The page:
Back to school means, back to taking tests. Across the nation students of all ages are getting their number two pencils ready, as they approach the inevitable…taking tests. Employers are in on the act too, utilizing test scores as the ultimate measure for aptitude and adeptness. Some glide through taking tests without breaking a sweat, while others (like me) breakout into a sweat. Whether online, in a classroom, or a cubicle, the struggle with testing anxiety is real. Having one’s permanent school record or career prospect, dependent upon a test score is a dizzying, heart palpitating, nauseating, sweat inducing mess…literally.
Recently, I was reminded, that before I write my name on a green and white scantron sheet, on an instructor prepared test booklet, or click start on an online test, I must accept the following: This is a test, this is only a test…if this were an actual emergency, you would not be sitting here taking this test…insert irritating EAS tone now.
Don’t reduce yourself to a test score. We must be mindful in how we define and judge one’s capabilities, worth, and knowledge. It’s taken me a while to accept this, as testing seems to be the main method to measure a person. What looks good on paper does not always look good in person. The measure of a person isn’t in a score, but in the core of who they are.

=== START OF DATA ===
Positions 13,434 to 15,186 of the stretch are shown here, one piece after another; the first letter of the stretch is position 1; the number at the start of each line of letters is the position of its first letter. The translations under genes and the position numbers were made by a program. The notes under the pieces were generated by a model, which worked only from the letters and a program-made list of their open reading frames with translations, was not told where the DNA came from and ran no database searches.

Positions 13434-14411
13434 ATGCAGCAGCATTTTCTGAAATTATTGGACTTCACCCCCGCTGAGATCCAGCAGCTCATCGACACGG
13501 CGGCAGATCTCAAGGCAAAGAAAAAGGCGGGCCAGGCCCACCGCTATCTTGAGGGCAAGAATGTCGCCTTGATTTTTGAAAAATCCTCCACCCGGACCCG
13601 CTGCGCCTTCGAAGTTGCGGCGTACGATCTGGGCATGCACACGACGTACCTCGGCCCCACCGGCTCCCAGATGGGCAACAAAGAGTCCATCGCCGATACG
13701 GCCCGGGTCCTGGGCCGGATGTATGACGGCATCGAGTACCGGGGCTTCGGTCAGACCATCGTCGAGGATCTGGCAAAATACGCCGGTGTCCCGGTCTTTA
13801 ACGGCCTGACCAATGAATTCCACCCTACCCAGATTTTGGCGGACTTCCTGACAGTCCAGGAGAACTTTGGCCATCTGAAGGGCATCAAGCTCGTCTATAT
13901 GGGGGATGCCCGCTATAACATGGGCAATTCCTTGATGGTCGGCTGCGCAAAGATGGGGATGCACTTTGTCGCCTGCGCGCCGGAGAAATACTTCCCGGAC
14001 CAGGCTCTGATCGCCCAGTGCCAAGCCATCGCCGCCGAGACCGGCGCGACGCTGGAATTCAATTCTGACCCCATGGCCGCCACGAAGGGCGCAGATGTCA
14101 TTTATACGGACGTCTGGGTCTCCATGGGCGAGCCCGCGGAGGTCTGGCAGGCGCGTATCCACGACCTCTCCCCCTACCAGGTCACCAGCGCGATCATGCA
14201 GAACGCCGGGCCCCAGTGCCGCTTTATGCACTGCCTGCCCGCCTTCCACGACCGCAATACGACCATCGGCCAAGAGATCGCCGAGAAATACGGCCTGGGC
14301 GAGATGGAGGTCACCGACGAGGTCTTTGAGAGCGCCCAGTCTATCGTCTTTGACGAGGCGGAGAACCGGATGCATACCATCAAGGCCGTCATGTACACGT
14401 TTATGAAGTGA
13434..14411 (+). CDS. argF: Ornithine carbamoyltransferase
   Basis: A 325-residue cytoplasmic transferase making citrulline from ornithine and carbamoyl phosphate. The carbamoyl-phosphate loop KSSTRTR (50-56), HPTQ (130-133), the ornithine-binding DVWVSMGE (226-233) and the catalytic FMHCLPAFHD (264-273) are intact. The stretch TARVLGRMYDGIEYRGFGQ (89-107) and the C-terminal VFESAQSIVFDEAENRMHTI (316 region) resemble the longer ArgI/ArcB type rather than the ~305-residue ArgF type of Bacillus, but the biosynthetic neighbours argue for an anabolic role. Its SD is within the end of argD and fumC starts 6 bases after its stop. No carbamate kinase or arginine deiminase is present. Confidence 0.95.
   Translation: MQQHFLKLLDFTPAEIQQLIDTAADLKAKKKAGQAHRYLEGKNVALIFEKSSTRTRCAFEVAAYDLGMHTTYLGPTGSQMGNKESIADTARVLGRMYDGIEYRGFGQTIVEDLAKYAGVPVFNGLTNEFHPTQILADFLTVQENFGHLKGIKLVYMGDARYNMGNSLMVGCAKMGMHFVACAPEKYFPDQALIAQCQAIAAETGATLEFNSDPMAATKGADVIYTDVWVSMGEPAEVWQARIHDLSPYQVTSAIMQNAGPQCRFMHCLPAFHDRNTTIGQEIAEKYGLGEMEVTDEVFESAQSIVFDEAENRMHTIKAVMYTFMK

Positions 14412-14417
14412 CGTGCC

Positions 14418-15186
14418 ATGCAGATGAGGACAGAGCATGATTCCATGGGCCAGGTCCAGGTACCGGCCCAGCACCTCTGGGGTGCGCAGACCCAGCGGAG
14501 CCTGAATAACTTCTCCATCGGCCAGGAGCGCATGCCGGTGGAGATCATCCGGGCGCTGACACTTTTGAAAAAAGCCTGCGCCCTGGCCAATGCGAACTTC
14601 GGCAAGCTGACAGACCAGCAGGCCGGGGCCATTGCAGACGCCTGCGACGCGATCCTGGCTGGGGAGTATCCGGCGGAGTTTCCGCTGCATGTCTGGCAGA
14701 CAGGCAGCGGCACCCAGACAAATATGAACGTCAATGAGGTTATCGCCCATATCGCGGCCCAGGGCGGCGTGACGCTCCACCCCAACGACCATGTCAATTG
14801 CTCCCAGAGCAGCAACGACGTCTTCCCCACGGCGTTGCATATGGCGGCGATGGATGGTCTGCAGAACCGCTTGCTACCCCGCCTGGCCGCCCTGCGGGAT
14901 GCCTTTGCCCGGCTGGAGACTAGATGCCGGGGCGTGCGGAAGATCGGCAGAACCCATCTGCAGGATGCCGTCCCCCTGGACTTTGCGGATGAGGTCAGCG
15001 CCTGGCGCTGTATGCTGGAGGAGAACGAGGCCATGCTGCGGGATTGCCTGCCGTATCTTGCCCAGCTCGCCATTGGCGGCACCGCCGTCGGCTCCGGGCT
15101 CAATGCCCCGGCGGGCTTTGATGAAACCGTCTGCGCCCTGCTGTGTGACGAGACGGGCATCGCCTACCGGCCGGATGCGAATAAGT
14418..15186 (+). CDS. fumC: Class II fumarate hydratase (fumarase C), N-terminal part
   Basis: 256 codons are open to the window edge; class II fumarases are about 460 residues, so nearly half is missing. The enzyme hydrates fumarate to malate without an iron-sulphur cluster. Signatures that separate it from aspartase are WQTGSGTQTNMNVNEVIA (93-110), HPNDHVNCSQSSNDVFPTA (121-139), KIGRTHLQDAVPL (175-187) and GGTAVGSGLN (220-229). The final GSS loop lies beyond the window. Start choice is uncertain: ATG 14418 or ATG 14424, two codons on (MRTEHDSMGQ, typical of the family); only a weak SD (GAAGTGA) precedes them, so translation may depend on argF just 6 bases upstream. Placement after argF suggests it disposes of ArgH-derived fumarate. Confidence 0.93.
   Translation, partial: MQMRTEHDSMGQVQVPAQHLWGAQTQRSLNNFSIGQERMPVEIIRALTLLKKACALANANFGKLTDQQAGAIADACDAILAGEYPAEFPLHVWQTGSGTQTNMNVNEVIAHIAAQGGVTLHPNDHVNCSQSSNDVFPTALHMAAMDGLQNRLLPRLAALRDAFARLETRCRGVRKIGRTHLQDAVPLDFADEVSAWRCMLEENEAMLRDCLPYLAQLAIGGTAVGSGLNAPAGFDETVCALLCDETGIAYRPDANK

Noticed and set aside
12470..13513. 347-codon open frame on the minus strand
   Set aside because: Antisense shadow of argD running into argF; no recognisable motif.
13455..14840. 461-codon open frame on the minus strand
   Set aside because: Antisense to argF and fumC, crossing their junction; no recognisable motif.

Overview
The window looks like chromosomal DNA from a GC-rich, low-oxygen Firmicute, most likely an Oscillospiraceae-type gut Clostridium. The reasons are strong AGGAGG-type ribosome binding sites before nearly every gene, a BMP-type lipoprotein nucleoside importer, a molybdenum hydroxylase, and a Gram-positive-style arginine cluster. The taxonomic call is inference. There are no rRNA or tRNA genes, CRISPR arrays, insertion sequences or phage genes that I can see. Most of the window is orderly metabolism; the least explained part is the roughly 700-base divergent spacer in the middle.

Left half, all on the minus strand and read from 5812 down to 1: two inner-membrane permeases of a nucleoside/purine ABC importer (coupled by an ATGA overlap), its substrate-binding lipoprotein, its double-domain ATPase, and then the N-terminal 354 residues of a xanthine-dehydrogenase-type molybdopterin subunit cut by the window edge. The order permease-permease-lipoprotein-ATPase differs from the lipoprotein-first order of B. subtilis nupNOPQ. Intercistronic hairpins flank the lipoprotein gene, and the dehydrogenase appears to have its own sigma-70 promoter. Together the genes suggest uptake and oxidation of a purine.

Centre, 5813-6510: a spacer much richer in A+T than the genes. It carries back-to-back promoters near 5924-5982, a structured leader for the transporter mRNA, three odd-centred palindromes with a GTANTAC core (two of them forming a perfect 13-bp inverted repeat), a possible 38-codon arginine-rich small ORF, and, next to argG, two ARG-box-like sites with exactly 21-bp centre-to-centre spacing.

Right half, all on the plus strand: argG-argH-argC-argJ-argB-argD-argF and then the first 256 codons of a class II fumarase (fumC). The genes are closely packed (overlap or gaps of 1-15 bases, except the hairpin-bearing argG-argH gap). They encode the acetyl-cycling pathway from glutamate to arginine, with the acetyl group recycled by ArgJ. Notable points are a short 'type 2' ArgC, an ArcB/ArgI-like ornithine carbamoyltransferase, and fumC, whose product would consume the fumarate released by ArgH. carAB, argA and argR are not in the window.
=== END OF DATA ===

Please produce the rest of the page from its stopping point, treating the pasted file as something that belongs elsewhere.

In this day and age of shaming anyone who admits to having anxiety, I realize there will be ridicule to admitting that I suffer from testing anxiety. This is embarrassing, yet true. I’m not talking about getting a little nervous before a test, but rather being engulfed in distress and actually forgetting items I know. Sure, I’ve tried meditation, being extra prepared, visualization and breathing techniques, however, these strategies haven’t helped much.
As an adult who has completed school, tests aren’t part of my daily life, yet, on the rare occasion a test appears in my path, testing anxiety is still right there, resulting in nothing being right on a test. So, what’s a person to do? Remind yourself that worth is not measured by a test. Let test scores go. Let it go.